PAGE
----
I think we will see a further globalisation of the
epidemic spreading to every single corner of the planet, said Peter Piot,
the head of the United Nations' HIV/AIDS joint programme.
UNAIDS yesterday was scheduled to launch a 630-page report
that takes stock of where the world stands with nearly 40 million people living
with HIV/AIDS. It documents countries' progress and failures, and suggests what
must happen to keep some regions from experiencing disaster. The report was set
to be released a day before a high-level meeting on AIDS in New York, a week
before the 25th anniversary of the first documented AIDS cases on June 5 1981.
It won't go away one fine day, and then we wake up
and say, 'Oh, AIDS is gone,''' Piot said.
I think we have to start thinking about looking at
the next generations. There's an increasing diversity in how the epidemic
Piot said there was still time to stop it from worsening,
but action was needed now on a number of fronts.
Ultimately, it depends on how the leadership reacts,
how the international community will continue to respond and how ready
communities are to face the problem.
Intervention is very low . . . for many critical
populations in many countries. We need to really intensify the response to
Piot said the picture was not hopeless, with examples of
progress in nearly every part of the world. He said
were two of the only previous examples where exploding epidemics had been
curbed, but a handful of other countries, including
, were also starting to show promise.
Epidemics were diversifying, Piot said, with some driven by unprotected sex,
others by dirty needles and some by a combination of the two overlapping each
other. Those trends had to be identified and targeted.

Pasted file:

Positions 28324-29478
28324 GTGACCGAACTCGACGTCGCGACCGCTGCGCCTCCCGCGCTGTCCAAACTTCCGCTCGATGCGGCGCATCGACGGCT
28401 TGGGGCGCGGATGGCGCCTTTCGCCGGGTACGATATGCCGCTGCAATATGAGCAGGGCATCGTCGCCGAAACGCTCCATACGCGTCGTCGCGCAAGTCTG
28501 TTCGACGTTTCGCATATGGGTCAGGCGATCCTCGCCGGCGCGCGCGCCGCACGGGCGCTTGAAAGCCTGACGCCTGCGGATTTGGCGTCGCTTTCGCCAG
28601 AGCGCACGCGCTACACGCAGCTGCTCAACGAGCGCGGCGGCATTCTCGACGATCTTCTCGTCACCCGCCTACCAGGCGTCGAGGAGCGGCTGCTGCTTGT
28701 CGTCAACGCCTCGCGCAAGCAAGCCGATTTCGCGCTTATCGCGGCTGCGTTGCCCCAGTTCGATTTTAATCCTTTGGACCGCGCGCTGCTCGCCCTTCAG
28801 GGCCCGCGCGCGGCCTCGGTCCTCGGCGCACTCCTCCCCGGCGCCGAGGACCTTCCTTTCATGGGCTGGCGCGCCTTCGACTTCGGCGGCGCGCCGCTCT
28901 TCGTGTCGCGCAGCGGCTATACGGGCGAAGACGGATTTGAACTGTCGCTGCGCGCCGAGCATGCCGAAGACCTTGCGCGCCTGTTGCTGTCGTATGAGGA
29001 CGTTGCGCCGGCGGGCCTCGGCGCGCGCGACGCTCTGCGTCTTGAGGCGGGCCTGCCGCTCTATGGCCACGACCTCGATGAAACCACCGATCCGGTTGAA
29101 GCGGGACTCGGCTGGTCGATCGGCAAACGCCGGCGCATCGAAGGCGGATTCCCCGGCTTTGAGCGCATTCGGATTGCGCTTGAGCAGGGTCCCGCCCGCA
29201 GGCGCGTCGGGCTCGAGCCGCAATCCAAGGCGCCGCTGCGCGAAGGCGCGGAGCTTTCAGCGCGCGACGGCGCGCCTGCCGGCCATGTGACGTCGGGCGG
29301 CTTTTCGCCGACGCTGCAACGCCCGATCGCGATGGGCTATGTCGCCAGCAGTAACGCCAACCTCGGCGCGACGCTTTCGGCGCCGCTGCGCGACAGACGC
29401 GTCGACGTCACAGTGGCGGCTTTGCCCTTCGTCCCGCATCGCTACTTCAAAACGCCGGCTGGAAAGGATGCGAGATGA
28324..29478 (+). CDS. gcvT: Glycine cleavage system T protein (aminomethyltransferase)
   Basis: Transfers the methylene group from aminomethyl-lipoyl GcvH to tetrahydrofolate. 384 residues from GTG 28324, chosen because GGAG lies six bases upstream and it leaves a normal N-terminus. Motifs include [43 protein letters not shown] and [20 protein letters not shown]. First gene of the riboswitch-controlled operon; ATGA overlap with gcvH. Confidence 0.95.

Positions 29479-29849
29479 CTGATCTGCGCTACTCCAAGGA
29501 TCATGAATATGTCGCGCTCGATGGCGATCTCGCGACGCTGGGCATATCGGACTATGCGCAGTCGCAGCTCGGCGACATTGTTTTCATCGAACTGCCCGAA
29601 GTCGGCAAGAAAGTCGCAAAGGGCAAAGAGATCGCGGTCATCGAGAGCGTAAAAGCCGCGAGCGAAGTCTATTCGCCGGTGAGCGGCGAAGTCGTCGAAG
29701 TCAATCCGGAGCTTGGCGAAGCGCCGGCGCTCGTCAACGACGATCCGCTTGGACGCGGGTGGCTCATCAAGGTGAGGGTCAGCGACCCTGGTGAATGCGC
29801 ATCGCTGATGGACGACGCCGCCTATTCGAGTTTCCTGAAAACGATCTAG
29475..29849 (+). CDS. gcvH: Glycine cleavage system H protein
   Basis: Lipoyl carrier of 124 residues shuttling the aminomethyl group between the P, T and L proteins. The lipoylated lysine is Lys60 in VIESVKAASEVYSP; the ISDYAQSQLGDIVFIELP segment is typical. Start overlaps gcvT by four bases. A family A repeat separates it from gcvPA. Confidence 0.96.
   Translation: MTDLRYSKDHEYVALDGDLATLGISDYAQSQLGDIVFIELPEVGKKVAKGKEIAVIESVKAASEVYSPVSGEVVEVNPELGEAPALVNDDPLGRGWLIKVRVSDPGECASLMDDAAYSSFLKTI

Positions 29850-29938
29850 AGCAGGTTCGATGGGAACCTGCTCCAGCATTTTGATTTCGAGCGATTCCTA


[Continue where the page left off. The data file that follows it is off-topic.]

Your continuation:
At present, about 1.3 million people in poor countries have
access to antiretroviral treatment, but about 80% are still not receiving drugs.
Piot said sub-Saharan
continued to be the epicenter of the virus. The overall percentage of adults
infected in some of the hardest-hit countries continued to climb, with several
rates reaching double digits.
I think in
, it is only comparable in demographic terms to the slave trade regarding the
impact it has had on the population, Piot said.
, HIV prevalence continues to go up, and they're already the world record.
Piot said the sheer population of Asia, home to most of the
world's population, made it a potential problem because even small gains in
overall per capita infections equalled huge numbers - especially in countries
, with more than one billion people each. More than five million people are
The Asia-Pacific region has 8.3 million people living with
the virus, the second-highest after sub-Saharan
Papua New Guinea, which shares an island north of Australia
with Indonesia's easternmost Papua province, has one of the region's worst
epidemics in a country plagued by political instability, poverty and rampant
sexual violence against women.
Piot said it was the only place in the region that
resembled an Africa-style epidemic.
He said Eastern Europe and Central Asia had become a new
front where infections had expanded as people gained access to more money and
started buying injecting drugs from countries like
Absolute numbers are still low, but when you look at
the spread of the disease, we know from experience where that leads, he
is the last part of the world where HIV is not spreading rapidly. - Sapa-AP
The UNAIDS 2006 Report on the global AIDS epidemic can be viewed on: